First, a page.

Hinkley Point C power station has a new resident in the form of the world's largest crane, Big Carl.
The crane stands at 250m tallest, putting Canary Wharf's highest building, One Canada Square, in its shadow.
Big Carl - named after Carl Serens, the father of the company that built the crane - can carry up to 5000 tonnes at a time.
Its technical name is the SGC-250, which is slightly less interesting, and it runs on 6km of track and boasts 96 wheels, allowing it to lift 32 single-storey houses or 1,600 cars.
Rob Jordan, Hinkley Point C Construction Director said: “The crane is an impressive piece of kit and a world beater. It allows us to innovate in the way we build the power station, lifting complete pieces out of our factory bunkers and into place across the site."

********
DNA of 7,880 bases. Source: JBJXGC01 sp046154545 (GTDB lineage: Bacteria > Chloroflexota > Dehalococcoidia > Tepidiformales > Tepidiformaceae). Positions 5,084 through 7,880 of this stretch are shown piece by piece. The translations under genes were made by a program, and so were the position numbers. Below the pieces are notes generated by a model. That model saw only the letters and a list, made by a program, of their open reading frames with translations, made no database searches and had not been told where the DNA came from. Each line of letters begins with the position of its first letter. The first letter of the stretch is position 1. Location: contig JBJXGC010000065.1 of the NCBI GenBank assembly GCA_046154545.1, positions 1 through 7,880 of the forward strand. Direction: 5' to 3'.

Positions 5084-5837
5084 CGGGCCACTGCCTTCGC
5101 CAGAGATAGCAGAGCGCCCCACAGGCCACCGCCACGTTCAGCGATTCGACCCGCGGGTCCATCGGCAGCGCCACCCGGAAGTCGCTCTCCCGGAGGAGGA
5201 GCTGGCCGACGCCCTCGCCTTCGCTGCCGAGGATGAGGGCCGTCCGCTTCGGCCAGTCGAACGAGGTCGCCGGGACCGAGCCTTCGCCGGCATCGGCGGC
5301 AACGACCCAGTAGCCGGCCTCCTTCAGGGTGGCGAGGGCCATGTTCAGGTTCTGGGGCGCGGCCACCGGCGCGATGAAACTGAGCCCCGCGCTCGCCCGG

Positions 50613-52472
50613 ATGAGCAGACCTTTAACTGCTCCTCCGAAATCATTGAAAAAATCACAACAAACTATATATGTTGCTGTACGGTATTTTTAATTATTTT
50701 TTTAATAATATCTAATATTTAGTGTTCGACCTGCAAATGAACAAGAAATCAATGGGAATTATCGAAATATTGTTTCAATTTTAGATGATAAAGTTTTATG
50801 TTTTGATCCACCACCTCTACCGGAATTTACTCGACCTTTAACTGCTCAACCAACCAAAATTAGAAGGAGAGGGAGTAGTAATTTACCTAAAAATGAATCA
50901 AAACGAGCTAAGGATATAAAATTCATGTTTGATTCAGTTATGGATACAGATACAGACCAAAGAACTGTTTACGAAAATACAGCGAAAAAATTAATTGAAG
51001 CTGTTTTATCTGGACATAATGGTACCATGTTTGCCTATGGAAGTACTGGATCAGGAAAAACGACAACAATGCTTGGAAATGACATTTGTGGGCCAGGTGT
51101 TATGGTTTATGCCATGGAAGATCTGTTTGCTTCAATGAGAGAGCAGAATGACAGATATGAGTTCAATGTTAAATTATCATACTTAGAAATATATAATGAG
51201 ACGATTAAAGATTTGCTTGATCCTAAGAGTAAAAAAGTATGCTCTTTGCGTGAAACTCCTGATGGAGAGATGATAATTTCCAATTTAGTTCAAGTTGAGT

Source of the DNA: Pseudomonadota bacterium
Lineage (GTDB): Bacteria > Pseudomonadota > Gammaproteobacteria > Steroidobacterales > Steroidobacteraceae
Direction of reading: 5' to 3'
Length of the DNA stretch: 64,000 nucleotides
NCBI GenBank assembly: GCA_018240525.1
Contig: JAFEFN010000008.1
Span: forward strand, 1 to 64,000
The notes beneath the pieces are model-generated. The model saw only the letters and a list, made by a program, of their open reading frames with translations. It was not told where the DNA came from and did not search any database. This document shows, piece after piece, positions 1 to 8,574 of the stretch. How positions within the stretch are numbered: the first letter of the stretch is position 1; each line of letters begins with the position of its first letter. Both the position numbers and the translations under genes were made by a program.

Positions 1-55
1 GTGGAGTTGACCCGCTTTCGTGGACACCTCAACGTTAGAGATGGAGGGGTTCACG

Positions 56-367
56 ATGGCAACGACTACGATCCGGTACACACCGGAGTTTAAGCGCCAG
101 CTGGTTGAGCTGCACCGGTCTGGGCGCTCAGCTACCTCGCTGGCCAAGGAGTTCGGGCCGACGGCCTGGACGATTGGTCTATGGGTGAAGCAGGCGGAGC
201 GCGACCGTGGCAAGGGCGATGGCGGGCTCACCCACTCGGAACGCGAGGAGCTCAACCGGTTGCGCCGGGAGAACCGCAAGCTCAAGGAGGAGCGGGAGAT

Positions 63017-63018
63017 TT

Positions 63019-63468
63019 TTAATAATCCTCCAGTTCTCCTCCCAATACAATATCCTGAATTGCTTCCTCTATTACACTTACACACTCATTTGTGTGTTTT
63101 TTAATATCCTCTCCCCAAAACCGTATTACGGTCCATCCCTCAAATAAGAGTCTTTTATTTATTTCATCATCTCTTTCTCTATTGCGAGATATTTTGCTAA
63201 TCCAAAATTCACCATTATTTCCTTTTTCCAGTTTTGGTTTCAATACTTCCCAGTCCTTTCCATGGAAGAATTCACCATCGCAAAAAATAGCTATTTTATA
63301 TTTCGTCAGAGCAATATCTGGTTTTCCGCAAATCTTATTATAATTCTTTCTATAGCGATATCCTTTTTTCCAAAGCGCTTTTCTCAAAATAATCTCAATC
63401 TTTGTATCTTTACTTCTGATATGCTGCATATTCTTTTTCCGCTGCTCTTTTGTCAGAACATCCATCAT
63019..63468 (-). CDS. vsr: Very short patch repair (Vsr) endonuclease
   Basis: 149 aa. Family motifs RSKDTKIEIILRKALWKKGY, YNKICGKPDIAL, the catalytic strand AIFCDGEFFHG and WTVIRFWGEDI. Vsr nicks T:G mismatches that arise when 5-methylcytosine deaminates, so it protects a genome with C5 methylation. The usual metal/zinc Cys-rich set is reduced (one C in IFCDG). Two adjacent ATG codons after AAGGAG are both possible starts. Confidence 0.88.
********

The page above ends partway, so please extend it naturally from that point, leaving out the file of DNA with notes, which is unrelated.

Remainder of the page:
The crane will call Somerset home for the next four years where it will be utilised in the building of the power station. Big Carl's main purpose will be to lift large prefabricated sections of the power station into place.
"Pre-fabrication helps us boost quality, gives better conditions for skilled workers and saves time – that’s good news for the project and an example of learning lessons from success at other projects.”
Here are some additional facts about Big Carl:
“Big Carl” is the biggest land-based crane in the world
Capable of lifting 5,000 tonnes at a radius of 40m
250m tall in its tallest configuration
Supported by 52 counterweight containers - weighing 100 tonnes each
Powered by 12 engines
Runs on 96 individual wheels as it travels between 3 different lift locations
Will lift over 700 pieces of prefabrication including the heaviest components for the reactor buildings